Manufacturer's Suggested Retail Price (MSRP), also known as "sticker" price, is a recommended selling price that automakers give a new car that is above the invoice price paid by the dealer. It is a price that does not include any options that can be added to a particular car style. When shown as a range, the prices are starting MSRPs, without options, for multiple styles for that model.
This price range reflects the Kelley Blue Book Suggested Retail value for all trim levels, but not necessarily all available options.
The Kelley Blue Book Suggested Retail value represents the amount an auto dealer might ask for a specific vehicle; the actual sale price will vary. A vehicle's popularity, condition, warranty, color and local market conditions are factors involved in determining a final price. The retail value is not a trade-in or private party value.
The Suggested Retail value assumes that the vehicle has been fully reconditioned and has a clean title history. The Suggested Retail value also allows for advertising, sales commissions, insurance and other costs of doing business as a dealer. Most vehicles offered at this price have passed an inspection, and some may carry a warranty. Vehicle mileage is assumed to be normal or below normal.
Best Bets get above-average mpg, class-average or better reliability, class-average or better crash-test ratings, and our recommendation.
By Warren Brown
January 15, 1988
THE CAR was electric blue, a loud, shocking blue -- the kind ofblue acceptable at a Mardi Gras party. But there it sat, the 1988Pontiac Sunbird GT Coupe, fresh from the General Motors division that"builds excitement."I was hysterical, laughing
uncontrollably. How could any sane personmake or buy a car this color?Luckily, the Sunbird's body was nice -- attractive lines front andrear, very sporty stuff. I could live with it for a week.Hmph. The week passed, and the Pontiac folks asked
for their machine.I stalled 'em, even though several other test cars crowded the schedule.Somewhere between initial scorn and the return deadline, the Sunbirdand I became serious friends. The car had an engaging personality. Iliked that. It was fun,
and I liked that, too, a lot.I guess what it all comes down to is a reworked cliche: You can'tjudge a car by its paint.Complaints: The test car's awful color leads the list. Heck, evenheavy metal bands have better taste. There's also the matter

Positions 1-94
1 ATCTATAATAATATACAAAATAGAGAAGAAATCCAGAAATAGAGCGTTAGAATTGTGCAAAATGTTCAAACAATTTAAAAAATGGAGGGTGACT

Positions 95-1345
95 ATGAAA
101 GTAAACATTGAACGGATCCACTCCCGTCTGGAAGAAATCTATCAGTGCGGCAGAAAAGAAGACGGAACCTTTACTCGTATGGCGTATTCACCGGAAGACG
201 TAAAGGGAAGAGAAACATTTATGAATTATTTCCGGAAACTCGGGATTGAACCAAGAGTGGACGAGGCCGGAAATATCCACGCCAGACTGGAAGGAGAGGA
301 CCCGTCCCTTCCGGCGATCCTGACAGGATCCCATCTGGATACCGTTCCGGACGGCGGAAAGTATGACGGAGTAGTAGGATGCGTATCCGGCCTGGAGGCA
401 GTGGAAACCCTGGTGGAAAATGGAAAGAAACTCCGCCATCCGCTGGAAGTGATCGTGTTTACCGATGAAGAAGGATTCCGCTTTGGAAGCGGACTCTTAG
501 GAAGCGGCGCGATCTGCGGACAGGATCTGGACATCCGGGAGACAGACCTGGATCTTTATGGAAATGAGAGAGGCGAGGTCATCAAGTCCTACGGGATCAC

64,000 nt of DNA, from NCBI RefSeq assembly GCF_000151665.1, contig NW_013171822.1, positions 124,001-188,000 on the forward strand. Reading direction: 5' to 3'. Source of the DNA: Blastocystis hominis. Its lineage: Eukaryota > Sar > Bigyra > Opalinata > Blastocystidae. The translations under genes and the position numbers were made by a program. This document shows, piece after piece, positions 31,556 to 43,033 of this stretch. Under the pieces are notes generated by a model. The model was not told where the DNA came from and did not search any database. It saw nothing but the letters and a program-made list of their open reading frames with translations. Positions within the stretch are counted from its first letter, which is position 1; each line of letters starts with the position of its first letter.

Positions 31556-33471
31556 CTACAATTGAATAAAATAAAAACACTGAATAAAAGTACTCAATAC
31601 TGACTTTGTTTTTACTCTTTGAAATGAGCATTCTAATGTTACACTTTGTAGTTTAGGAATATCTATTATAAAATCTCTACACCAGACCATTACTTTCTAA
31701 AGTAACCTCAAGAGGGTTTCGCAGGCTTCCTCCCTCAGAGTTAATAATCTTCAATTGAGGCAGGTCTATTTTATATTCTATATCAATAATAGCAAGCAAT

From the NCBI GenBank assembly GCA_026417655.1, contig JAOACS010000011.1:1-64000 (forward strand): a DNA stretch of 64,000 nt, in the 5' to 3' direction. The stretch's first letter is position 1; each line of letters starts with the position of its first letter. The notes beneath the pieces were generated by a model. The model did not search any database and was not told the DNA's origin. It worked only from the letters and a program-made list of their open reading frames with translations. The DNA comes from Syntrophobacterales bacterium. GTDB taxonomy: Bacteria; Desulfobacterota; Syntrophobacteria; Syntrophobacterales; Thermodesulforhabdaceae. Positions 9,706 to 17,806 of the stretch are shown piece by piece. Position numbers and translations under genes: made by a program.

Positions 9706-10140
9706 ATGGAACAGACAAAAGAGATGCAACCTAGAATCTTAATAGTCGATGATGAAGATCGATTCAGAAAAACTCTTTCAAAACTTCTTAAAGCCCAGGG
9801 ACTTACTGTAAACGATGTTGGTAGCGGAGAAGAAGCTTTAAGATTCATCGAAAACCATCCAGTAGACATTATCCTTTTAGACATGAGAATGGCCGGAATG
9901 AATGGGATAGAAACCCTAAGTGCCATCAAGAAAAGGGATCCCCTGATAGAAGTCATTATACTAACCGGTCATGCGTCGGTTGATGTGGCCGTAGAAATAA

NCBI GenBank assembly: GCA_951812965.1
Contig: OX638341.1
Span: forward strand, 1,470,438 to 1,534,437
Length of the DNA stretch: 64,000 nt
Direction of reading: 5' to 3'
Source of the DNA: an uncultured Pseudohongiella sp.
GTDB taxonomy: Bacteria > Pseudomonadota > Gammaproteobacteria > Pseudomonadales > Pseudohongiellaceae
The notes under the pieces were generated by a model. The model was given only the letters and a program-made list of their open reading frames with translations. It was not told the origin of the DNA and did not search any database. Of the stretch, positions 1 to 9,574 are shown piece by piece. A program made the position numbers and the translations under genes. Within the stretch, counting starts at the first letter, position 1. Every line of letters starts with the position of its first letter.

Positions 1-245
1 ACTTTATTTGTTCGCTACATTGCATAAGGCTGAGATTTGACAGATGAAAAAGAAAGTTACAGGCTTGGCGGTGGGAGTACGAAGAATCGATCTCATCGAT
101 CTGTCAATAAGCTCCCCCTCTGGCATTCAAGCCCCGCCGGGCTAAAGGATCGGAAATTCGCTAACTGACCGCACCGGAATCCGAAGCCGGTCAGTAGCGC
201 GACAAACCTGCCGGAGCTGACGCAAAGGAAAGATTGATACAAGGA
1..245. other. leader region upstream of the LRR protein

of productproliferation. There are six models of the Pontiac Sunbird, which,itself, is one of five representatives of GM's J-car line.The J cars, introduced in 1982, include the Chevrolet Cavalier,Pontiac Sunbird, Oldsmobile Firenza, Buick Skyhawk and
Cadillac Cimarron -- all of which share many of the same mechanical components.Through the magic of computer-assisted design, the J cars lookdifferent from each other. But their numbers and options arebewildering.Pontiac contends that the myriad
versions are necessary to serve manycustomers. For example, the Sunbird GT coupe and convertible are "forthe high performance enthusiast." The more modest Sunbird sedan is for"the budget conscious." And, "for the person who wants aggressivestyling but who
is also interested in value," there are the Sunbird SEcoupe and the SE sedan and wagon, Pontiac says.Baloney! There are just too many choices here. It's time to simplifythings, GM.Praise: The test model Sunbird GT Coupe, despite its
ill-consideredtint, was a masterpiece of craftsmanship. Everything fit properly. Allthe controls were visible and easily accessible. The car -- afour-seat, three-speed automatic -- was easy to operate.Ride, acceleration, handling: Riding comfort
was competitive withthat of more expensive front-wheel-drive compacts -- better than somepricier models, in fact. Handling was a cinch, particularly in urbantraffic.Acceleration? The snippy Virginia driver of a BMW three-seriesmachine was
embarrassed. The lightweight Sunbird GT, with its 165 hp,2-liter, turbocharged, fuel-injected engine, left him communicating inignoble sign language somewhere along Interstate 66. Same to you, fella!Sound system: AM/FM electronic stereo radio and
cassette, byGM/Delco. Excellent, as usual.Mileage: Easily 30 to the gallon (13.6-gallon tank, estimated400-mile range on usable volume), combined city highway, windows up,heater
on, running mostly driver only in Virginia, Maryland and theDistrict of Columbia.Price: $13,717, including $1,670.09 in options and a $400transportation charge. Base price is $11,646.91, and the dealers'invoice price without options $10,899.